How to Copyright Music

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How to copyright music by registering online

Knowing how to copyright music serves to prove authorship of artistic and creative works and gives the author(s) exclusive rights to that work. Copyright of a song exists naturally whenever your creative thoughts are captured in a tangible and fixed format (e.g. written down, sketched, recorded, etc). Below you’ll find information on how to copyright music online.

How to copyright music

The first step to getting paid for your music (if applicable) is to get it copyrighted. You can get recognised by posting your work to social media sites like SoundCloud, YouTube, Facebook etc. You can also get paid via: licensing, collecting performance rights or signing to a record label, but this can only be done if you can prove that the work you have produced is yours. You won’t receive any money if you haven’t been through the copyright music process.

Before you do any of this you should really ensure that you know how to copyright music efficiently. Your work should be suitably evidenced. Why? Well, many artists fail to take even the most preliminary steps to adequately assign the copyright of their songs.

Copyright myths

  • How to copyright music myth No 1: “I just send a sealed envelope to myself” – You’re thinking about copyright, which is great… but did you know that this has never been accepted as a valid legal form of evidence?
  • How to copyright music myth No 2: “I deposit my work with a solicitor” – You could copyright your work for free with some online companies or PRS, whereas using solicitors will generally cost you money!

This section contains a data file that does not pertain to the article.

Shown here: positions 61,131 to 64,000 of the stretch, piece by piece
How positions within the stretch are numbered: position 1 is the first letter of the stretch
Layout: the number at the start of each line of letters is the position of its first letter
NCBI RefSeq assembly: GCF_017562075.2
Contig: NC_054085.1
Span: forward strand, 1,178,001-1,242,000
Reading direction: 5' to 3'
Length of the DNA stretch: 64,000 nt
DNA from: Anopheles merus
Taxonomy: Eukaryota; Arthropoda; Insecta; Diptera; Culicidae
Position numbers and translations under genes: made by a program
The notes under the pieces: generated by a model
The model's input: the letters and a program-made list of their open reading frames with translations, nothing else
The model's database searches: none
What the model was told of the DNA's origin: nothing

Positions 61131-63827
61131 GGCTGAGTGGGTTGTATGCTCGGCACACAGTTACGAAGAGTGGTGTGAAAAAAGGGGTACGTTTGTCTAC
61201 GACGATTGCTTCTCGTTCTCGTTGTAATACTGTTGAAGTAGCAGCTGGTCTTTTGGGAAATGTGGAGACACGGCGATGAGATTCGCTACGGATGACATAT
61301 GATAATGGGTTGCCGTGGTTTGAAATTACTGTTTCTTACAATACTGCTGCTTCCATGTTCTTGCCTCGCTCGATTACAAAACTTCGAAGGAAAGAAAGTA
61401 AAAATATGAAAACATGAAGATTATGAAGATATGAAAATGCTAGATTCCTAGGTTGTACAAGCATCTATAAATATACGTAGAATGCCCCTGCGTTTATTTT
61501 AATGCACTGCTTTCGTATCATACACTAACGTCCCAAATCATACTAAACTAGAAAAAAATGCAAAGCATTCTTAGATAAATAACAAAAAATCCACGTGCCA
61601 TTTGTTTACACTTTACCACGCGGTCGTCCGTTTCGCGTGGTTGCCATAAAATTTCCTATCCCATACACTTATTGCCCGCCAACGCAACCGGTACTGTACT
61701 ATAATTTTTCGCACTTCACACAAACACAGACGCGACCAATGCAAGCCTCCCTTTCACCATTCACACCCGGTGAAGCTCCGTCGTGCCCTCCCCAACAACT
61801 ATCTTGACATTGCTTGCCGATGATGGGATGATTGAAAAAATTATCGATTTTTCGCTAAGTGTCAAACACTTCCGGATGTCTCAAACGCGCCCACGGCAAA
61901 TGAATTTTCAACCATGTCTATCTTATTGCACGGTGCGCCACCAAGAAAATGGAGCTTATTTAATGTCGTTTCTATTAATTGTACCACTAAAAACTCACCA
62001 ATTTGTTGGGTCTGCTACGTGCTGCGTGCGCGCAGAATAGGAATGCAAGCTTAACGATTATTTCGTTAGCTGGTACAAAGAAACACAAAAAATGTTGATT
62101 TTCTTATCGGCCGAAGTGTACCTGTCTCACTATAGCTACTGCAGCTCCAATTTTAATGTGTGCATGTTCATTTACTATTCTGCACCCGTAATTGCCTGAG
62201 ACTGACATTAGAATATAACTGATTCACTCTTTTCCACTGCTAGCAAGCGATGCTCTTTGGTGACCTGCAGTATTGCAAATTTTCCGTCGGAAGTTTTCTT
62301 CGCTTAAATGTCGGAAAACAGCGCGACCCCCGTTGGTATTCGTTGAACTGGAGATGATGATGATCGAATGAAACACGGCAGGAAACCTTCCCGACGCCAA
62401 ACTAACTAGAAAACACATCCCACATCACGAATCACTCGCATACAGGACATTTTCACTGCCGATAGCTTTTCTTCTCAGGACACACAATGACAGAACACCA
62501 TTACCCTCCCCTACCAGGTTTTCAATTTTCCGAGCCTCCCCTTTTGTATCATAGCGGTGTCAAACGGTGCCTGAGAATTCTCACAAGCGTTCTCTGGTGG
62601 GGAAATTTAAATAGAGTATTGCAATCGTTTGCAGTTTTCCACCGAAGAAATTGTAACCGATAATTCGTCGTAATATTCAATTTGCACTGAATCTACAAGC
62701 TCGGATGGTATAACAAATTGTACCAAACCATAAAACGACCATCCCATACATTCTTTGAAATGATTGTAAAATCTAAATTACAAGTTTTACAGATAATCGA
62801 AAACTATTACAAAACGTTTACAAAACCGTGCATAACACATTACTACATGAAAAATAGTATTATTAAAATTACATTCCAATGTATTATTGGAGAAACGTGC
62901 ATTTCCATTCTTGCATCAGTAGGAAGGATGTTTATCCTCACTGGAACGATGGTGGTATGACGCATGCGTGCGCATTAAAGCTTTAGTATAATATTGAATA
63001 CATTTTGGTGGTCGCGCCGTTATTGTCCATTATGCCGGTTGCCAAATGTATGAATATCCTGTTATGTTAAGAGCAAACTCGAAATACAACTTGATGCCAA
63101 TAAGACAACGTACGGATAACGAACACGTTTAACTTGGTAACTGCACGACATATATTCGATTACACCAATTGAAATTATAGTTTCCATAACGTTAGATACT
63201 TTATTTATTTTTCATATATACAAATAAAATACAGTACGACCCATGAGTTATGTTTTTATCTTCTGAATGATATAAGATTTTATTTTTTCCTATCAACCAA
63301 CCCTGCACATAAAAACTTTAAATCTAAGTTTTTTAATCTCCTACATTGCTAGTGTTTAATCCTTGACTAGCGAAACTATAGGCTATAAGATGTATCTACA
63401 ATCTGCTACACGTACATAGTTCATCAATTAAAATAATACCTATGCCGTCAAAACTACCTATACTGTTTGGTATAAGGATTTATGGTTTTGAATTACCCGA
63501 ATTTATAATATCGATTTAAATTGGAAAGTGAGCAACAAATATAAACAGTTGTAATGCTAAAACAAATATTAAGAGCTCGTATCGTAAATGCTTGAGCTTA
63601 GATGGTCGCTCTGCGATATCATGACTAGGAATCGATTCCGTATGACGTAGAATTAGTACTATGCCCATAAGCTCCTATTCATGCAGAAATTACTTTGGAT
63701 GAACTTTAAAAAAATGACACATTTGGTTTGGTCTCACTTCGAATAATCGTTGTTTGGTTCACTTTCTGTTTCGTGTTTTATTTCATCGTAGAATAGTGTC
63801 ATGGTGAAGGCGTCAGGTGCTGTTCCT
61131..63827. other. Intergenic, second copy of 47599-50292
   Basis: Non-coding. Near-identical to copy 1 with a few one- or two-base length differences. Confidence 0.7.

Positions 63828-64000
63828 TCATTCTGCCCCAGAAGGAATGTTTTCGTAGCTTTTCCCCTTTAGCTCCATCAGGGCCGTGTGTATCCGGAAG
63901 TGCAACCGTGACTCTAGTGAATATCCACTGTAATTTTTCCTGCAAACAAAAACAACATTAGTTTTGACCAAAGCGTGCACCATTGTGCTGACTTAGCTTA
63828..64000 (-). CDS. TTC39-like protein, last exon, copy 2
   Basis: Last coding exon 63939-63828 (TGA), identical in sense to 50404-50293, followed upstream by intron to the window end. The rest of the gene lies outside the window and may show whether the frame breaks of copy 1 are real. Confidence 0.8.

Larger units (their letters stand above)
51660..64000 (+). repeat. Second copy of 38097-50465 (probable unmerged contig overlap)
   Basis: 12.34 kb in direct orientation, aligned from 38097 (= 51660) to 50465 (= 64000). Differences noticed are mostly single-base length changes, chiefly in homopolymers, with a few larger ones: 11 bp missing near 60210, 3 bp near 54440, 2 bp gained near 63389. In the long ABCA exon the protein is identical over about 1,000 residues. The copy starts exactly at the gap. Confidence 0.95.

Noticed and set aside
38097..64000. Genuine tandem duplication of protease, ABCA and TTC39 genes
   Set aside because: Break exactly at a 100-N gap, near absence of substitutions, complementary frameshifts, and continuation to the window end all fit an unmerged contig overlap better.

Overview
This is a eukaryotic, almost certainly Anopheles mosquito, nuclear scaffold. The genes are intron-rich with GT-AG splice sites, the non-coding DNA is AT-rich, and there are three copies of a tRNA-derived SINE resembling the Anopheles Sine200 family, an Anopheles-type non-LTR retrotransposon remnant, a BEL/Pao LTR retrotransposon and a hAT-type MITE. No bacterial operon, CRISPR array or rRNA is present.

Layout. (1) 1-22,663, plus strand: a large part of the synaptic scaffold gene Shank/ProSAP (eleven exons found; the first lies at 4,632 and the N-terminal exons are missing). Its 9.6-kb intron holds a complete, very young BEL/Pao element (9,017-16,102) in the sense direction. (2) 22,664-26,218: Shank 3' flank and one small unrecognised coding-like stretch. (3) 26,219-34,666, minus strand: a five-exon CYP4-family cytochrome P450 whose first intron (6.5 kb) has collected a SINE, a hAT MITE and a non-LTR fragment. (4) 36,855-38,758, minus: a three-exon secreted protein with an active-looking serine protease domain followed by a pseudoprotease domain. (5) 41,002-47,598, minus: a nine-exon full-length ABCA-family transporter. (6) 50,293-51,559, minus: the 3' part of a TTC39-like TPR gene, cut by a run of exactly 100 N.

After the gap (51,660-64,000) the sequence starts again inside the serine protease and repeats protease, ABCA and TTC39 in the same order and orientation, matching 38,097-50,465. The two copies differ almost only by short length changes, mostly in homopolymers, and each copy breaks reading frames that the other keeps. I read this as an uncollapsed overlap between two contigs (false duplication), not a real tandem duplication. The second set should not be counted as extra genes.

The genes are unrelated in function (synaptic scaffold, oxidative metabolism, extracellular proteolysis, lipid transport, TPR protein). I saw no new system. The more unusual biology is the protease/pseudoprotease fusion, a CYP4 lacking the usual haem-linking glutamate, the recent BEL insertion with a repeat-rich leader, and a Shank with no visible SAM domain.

• How to copyright music myth No 3: “It’s on my computer” – Date/time settings can be easily changed on personal computers, any files stored there do not have suitable evidence of creation dates. Computers can also be hacked or catch viruses!

How to copyright music

There are a couple of other makeshift copyright alternatives that songwriters occasionally do. The most popular is called the “Poor Man’s Copyright.” This is when you physically mail a recording of your song to yourself via certified mail and keep it sealed. Supposedly the postmark on the envelope will date your music and therefore protect you if someone comes along after that and steals your song. A newer version of this idea is simply putting your song on YouTube or another time-stamped social media outlet. The idea is that your music is dated and therefore protected by the time stamp on the social media site.

Their ideas may make sense to you, but if it ever came down to a court battle, you would absolutely want your music properly registered. Especially considering the fact that it’s really not that expensive or free. Taking the proper means to protect your music is something all artists should do as they move forward with their music careers.

How do I register online?

PRS provides an online service, which they state you are only required to register music which has been or is about to be recorded, broadcast or performed. Which of course you should receive money for the latter two but you will have to set up an account with PRS which is well worth doing.